I sometimes get caught up in the tech specs, thinking that a tiny performance advantage really matters: For most people, the small differences between Solid State Drive (SSD) models just isn’t worth quibbling over. In fact, you’re more likely to gain more work “performance” if you bring an apple to your desk so you don’t have to leave your workspace just to grab a snack.
The more important performance gain is simply ditching your old and slow traditional hard disk drive found in earlier Apple MacBook Pros (pre-Retina) by moving to an SSD.
The Big Question: Is the Price Right for the Storage Space You Need?
The cost of SSD storage has finally dropped low enough to make it a reasonable buy for many MacBook Pro owners. Of course, the newer MacBook Pros with Retina Displays all include solid-state flash-based storage, but there’s millions of MacBooks and MacBook Pros that still contain powerful processors that are only hampered by slow spinning hard drives. If you use an older MacBook Pro, you can give yourself a nice upgrade with an SSD — plus extend the life of your investment.
To start your upgrade process, first you need to determine how much storage you really need right now . . . and what you’ll need in the next year or so.
If you don’t know how much you’re using, you can always launch the Apple Disk Utility app from within the Utilities folder in your applications folder. Select your drive in the upper left and look at the bottom of the app window to learn the size of your drive and how much space you have available. If you have a 500 GB hard drive and you’re only using 180 GB, you can likely get away with a 250 GB SSD. If you’re using more than 300 GB — lots of photos and videos, for instance — you’ll have to buy a 480 GB or larger SSD.
How Fast Is Fast?
Typically, the speed at which your Mac can read data from an SSD will be somewhere around 5x as fast as a traditional hard drive. And the speed at which your Mac can write data to the SSD? At least 2x as fast.What this really means for you is that apps will open and launch with just a single bounce on the dock. You’ll rarely see the spinning beach ball mouse icon, making your Mac feel as if it’s thinking faster. Apps like iPhoto will feel snappier as you open up events and edit photos. Mail will still download at the speeds offered by your WiFi, but interaction will improve. Your MacBook will wake from sleep faster, plus it’ll reboot or launch cold in 15-20 seconds instead of a minute or longer.In short, you’ll likely enjoy using your older MacBook or MacBook Pro much more — and if you’re like me, you’ll wonder why it took you so long to upgrade to an SSD.
Which SSD Should You Buy?
Some SSDs are faster than others, but don’t worry about it too much: Figure out how much storage you need and then buy a decent SSD drive that is a SATA III (6 Gbits/s) model at price that matches your budget — the prices of older generation SSD drives slowly drop over time while newer (slightly faster SSD drives with newer encryption) start off at higher prices. I recommend simply picking one of two brands — Crucial or Samsung — that boast consistently good quality and user reviews for Mac owners.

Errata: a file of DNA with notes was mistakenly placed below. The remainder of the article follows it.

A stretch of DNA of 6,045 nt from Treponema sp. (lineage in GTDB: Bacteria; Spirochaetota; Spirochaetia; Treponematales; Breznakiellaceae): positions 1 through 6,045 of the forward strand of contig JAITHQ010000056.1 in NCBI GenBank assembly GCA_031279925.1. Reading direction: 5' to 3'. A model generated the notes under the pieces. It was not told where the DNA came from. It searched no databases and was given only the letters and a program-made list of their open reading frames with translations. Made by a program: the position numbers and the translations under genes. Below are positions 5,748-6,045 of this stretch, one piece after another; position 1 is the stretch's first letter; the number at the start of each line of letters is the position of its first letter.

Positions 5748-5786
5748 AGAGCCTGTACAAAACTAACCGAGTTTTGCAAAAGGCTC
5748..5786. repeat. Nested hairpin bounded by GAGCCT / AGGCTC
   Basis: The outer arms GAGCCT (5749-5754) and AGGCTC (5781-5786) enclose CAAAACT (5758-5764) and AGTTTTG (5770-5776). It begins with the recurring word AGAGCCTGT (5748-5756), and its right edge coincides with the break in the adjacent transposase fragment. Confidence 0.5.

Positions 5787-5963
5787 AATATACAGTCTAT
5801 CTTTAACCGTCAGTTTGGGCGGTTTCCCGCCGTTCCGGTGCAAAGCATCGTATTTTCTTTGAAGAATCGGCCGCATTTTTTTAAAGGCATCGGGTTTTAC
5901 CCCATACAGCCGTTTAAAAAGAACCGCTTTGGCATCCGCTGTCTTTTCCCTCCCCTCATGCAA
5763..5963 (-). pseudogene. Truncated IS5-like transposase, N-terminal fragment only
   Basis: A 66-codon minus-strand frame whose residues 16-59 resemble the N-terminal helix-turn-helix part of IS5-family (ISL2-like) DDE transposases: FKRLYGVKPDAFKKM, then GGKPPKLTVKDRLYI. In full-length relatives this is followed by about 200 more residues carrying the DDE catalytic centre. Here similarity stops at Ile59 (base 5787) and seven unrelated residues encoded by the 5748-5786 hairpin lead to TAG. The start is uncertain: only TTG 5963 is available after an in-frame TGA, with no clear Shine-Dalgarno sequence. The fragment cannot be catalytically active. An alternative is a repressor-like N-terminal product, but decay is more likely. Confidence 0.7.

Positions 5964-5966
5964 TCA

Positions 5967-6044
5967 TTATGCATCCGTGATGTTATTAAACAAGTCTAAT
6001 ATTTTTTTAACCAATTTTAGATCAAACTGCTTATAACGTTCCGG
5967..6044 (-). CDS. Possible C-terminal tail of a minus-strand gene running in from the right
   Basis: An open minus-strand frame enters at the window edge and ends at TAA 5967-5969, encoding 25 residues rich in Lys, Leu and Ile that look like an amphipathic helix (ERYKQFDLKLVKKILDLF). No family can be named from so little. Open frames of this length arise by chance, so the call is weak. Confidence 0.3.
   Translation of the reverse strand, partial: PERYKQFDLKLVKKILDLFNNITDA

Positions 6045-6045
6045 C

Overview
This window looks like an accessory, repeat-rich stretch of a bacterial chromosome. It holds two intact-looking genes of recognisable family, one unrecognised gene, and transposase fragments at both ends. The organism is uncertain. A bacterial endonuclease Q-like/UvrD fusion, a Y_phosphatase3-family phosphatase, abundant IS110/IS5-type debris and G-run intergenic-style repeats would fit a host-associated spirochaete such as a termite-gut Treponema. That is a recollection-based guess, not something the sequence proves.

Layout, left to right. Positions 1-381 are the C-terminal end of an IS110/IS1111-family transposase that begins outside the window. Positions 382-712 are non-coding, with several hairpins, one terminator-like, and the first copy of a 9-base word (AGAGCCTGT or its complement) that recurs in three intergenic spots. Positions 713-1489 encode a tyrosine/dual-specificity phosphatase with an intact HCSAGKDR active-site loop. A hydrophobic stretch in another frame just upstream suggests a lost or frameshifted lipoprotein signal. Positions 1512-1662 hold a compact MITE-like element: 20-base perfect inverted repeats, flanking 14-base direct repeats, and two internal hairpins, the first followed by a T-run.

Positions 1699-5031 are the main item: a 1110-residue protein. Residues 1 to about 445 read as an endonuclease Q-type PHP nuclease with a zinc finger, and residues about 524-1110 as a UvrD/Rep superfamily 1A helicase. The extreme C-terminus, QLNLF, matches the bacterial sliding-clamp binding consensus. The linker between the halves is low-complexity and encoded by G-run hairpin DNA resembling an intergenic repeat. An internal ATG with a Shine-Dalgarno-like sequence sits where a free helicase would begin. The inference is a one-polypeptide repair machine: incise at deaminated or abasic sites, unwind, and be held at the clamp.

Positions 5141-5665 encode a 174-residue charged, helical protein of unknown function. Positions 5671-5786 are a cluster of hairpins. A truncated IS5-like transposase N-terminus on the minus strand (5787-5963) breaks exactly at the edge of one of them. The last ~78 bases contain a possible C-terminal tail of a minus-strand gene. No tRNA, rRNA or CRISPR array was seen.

Personally, I’m a fan of the Crucial M500 line because of its outstanding price-to-quality ratio.
Here are three can’t-go-wrong options available from Amazon.com:
- Crucial BX200 — 240 GB, 480 GB, or 960 GB
- Crucial MX200 — 250 GB, 500 GB, 1 TB
- Samsung 850 EVO — 120 GB, 250 GB, 500 GB, 1 TB or 2 TB
One more thing — when you go to install your SSD, you’ll need some tiny screwdrivers. If you’re lucky, you can use a cheap set, but if you find a stubborn screw, you’ll wish you spent five or six dollars extra for one of these:
How to Upgrade SSD on MacBook Pro and Air
If you’re looking for a bit more detail on the upgrade process, check out these guides:
- 7 Steps: How to Upgrade Your MacBook Pro with a Solid State Drive (SSD)
- How to Upgrade a Retina MacBook Pro SSD Drive in 5 Steps
- 5 Steps: How to Upgrade Your MacBook Air SSD
What About Using Your SDXC Card Slot for More Mac Storage?
If you want more on-board, nearly built-in storage — but don’t want to actually remove your existing hard drive — you have two good options, both of which are tiny flash-based drives in the shape of camera memory cards. They plug into the SDXC card slot on your MacBook Pro, and they work with all MacBook Airs and Retina MacBook Pros that have SDXC card slots.
For all intents and purposes, the Transcend JetDrive Lite acts like a little USB thumb drive — but it fits flush into the SDXC card slot instead and appears on your Mac like an external drive that is always on, always available. It appears as a separate storage option to your Mac’s operating system. Quite handy.
The TarDisk Pear system, on the other hand, also uses the SDXC card slot but it combines with your built-in storage to form a single “fused” drive. If you want a near-permanent — but easy storage solution for your MacBook Air or Pro — the TarDisk Pear system might be your best bet.
Of course, if you use your SDXC card slot for loading photos, you can pick up a small USB-based card reader like the Kingston Digital MobileLite G4 Card Reader to easily load photos and video off of your SD camera cards through a USB port.